Suggestions for Glycemic Monitoring with Once-weekly Glucagon Like Peptide-1 Receptor Agonists Top


With this in mind, we suggest the following:

Approach to self-monitoring of blood glucose

  • As in all persons with diabetes, discussion related to the need for, frequency of, and implications of, SMBG should be made in a person-centered manner, with individualized decisions based upon the biopsychosocial model
  • Recommendations related to SMBG in persons on QW GLP1RA should consider biomedical factors such as
    • Glucagon like peptide-1 receptor agonist naivety or otherwise
    • Expected changes in glycemia
    • Expected variability of glycemic control
    • Concomitant therapy.
      • Sulfonylurea
      • Insulin.
  • Recommendations related to SMBG in persons on QW GLP1RA should consider psychosocial factors such as Willingness and ability to self-adjust dietary intake Willingness and ability to self-adjust physical activity patterns Patient's perception of benefits of SMBG.


Frequency of self-monitoring of blood glucose

  • Glucagon like peptide-1 receptor agonist naοve persons may benefit from frequent SMBG for the first 2-4 weeks of therapy, to assess level and consistency of glycemic control
  • Persons with relatively high glycemic levels, and/or in whom sudden correction of hyperglycemia is expected, and/or in whom a high degree of glycemic variability is expected, may benefit from regular SMBG
  • Persons with relatively lower, stable levels of glycemia may not require regular SMBG. Laboratory testing at regular intervals may suffice [8]
  • Persons on QW GLP1RA and concomitant sulfonylurea/insulin therapy should perform intermittent SMBG, to assess glucose control throughout the day, and detect asymptomatic episodes of hypoglycemia
  • The frequency of SMBG that is suggested for patients on multiple dose insulin or insulin pump therapy is not necessary for those on QW GLP1RA (SMBG prior to meals and snacks, occasionally postprandial, at bedtime, prior to exercise, on suspicion of low blood glucose, after treatment of low blood glucose until normoglycemia is achieved, and prior to critical tasks such as driving)
  • Persons on QW GLP1RA, without ulfonylurea/insulin
  • therapy, may not necessarily require SMBG. Intermittent laboratory testing of glucose values may suffice.


Other means of glycemic monitoring

  • LBGM may suffice for the vast majority of persons on GLP1RA, provided they are not on concomitant insulin therapy
  • Continuous glucose monitoring is not required with QW GLP1RA therapy, except as a research tool
  • Glycated hemoglobin should be performed every 3 months in patients who have recently begun GLP1RA or who are not at target
  • Glycated hemoglobin estimation frequency may be reduced to 2-3 times/year in persons in good control.



   Conclusion Top


These recommendations, though empirical or experience-based, provide a framework upon which to practice rational diabetes care using QW GLP1RA. They reinforce the potential to use these drugs in clinical settings where access to regular SMBG or HbA1c testing in limited. These recommendations should help create a holistic perspective of the cost-benefit ratio, which requires relatively less resources and manpower, both for administration and for followup.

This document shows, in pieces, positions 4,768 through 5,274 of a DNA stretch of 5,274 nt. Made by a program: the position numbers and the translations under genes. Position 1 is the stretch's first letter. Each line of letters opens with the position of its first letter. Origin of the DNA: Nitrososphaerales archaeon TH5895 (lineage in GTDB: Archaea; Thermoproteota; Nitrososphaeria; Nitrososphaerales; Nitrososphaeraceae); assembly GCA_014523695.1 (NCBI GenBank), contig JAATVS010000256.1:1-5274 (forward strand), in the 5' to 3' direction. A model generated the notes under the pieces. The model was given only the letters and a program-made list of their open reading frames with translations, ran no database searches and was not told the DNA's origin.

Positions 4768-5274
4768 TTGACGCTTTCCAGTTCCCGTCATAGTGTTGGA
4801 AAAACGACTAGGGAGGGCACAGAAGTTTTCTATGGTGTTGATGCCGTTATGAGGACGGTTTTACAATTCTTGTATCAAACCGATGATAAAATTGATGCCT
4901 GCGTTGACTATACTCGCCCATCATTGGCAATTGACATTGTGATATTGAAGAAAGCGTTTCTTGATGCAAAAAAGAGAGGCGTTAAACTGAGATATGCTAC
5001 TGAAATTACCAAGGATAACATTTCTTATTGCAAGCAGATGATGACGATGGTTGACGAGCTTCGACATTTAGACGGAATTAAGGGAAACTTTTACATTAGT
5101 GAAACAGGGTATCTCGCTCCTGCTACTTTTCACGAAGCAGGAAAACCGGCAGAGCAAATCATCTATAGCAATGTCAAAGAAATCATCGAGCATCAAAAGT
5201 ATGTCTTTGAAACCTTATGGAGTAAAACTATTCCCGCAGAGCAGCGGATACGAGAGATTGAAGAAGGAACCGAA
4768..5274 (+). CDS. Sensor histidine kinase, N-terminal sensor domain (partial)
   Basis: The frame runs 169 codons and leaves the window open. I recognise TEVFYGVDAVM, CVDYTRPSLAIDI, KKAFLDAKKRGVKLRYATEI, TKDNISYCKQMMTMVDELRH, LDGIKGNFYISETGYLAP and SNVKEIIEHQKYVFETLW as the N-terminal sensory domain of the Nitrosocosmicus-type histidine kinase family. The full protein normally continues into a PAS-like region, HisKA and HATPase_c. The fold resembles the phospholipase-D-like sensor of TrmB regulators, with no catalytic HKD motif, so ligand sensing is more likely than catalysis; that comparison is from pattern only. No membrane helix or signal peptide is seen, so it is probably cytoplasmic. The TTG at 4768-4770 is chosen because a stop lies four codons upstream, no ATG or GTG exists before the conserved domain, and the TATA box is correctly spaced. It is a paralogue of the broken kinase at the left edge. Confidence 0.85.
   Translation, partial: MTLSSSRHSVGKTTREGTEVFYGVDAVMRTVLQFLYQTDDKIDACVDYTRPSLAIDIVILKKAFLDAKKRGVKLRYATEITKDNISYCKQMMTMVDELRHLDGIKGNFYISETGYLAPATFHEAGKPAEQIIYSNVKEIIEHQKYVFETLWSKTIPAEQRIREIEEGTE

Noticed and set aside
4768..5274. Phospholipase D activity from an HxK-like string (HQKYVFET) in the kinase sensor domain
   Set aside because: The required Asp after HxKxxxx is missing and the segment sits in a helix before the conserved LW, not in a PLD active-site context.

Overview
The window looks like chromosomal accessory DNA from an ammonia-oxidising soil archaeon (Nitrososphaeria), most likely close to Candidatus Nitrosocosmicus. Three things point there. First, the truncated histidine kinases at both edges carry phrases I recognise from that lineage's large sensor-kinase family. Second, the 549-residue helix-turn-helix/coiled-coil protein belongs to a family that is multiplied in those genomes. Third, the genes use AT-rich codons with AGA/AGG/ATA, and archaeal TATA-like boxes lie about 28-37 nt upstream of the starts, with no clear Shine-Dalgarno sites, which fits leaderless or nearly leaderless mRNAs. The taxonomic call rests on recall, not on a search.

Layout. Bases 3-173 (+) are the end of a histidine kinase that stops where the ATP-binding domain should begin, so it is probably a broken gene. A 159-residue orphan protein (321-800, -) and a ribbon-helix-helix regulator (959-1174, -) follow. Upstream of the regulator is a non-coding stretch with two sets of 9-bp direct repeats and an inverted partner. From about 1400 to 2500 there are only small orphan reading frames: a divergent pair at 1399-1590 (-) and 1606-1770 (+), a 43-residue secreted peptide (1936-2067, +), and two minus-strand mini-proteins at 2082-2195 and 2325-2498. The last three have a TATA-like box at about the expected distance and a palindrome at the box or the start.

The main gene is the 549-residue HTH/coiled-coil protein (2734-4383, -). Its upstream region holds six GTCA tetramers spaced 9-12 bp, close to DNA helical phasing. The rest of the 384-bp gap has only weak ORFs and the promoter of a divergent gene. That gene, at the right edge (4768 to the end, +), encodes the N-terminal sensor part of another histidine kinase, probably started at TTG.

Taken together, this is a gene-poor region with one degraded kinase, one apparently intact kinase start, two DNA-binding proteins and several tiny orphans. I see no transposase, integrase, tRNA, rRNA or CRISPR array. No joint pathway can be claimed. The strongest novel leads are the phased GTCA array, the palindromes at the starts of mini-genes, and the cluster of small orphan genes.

References Top

1.
Self-monitoring of Blood Glucose in Non-insulin Treated Type 2 Diabetes. Available from: http://www.idf.org/webdata/docs/SMBG_EN2.pdf. [Last accessed on 2014 Nov 16].  Back to cited text no. 1
    
2.
Position Statement- Diabetes UK. Available from: http://www.diabetes.org.uk/Documents/Position%20statements/Diabetes-UK-position-statement-SMBG-Type 2-0413.pdf. [Last accessed on 2014 Nov 16].  Back to cited text no. 2
    
3.
Klonoff DC, Blonde L, Cembrowski G, Chacra AR, Charpentier G, Colagiuri S, et al. Consensus report: The current role of self-monitoring of blood glucose in non-insulin-treated type 2 diabetes. J Diabetes Sci Technol 2011;5:1529-48.  Back to cited text no. 3
    
4.
American Diabetes Association. Standards of medical care in diabetes-2014. Diabetes Care 2014;37 Suppl 1:S14-80.  Back to cited text no. 4
    
5.
Self-monitoring of blood glucose in type 2 diabetes: Systematic review. Available from: http://www.journalslibrary.nihr.ac.uk/__data/assets/pdf_file/0017/65303/FullReport-hta14120.pdf. [Last accessed on 2014 Nov 16].  Back to cited text no. 5
    
6.
Malanda UL, Welschen LM, Riphagen II, Dekker JM, Nijpels G, Bot SD. Self-monitoring of blood glucose in patients with type 2 diabetes mellitus who are not using insulin. Cochrane Database Syst Rev 2012;1:CD005060.  Back to cited text no. 6
    
7.
Kalra S. Choosing appropriate glucagon-like peptide 1 receptor agonists: A patient-centered approach. Diabetes Ther 2014;5:333-40.  Back to cited text no. 7
    
8.
Sacks DB, Arnold M, Bakris GL, Bruns DE, Horvath AR, Kirkman MS, et al. Executive summary: Guidelines and recommendations for laboratory analysis in the diagnosis and management of diabetes mellitus. Clin Chem 2011;57:793-8.  Back to cited text no. 8